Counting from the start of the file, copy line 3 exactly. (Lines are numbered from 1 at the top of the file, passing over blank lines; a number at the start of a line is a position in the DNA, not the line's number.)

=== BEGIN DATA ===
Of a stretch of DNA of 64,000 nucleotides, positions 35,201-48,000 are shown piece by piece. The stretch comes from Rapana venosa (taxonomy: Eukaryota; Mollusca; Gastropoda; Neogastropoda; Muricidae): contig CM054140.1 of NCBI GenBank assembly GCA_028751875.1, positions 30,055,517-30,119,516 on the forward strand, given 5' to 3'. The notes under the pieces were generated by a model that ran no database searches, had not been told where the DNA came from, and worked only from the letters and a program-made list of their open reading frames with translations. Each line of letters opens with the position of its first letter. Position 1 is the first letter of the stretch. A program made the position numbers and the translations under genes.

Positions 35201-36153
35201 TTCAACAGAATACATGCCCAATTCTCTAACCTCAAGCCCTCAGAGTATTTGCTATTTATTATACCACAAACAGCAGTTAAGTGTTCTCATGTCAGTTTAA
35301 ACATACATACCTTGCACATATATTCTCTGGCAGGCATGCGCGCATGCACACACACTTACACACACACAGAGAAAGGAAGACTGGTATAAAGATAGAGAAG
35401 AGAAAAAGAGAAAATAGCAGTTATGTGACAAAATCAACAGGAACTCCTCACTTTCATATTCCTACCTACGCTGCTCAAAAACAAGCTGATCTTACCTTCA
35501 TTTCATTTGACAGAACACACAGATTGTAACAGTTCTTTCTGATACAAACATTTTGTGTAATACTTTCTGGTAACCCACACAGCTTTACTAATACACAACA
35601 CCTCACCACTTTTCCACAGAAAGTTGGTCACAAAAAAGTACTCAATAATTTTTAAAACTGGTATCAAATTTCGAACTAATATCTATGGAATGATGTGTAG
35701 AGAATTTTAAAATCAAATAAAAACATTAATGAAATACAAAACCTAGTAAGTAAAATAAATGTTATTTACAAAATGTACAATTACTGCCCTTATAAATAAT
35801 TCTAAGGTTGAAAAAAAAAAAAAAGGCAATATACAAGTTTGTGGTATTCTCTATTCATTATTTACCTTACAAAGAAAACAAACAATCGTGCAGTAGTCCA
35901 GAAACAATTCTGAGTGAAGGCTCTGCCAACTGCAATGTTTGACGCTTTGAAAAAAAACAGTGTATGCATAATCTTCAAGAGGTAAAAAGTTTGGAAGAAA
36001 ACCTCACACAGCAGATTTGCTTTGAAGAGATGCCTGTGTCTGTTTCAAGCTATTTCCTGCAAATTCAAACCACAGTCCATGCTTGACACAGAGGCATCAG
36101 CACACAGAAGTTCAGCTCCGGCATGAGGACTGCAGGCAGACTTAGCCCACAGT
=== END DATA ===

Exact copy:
35201 TTCAACAGAATACATGCCCAATTCTCTAACCTCAAGCCCTCAGAGTATTTGCTATTTATTATACCACAAACAGCAGTTAAGTGTTCTCATGTCAGTTTAA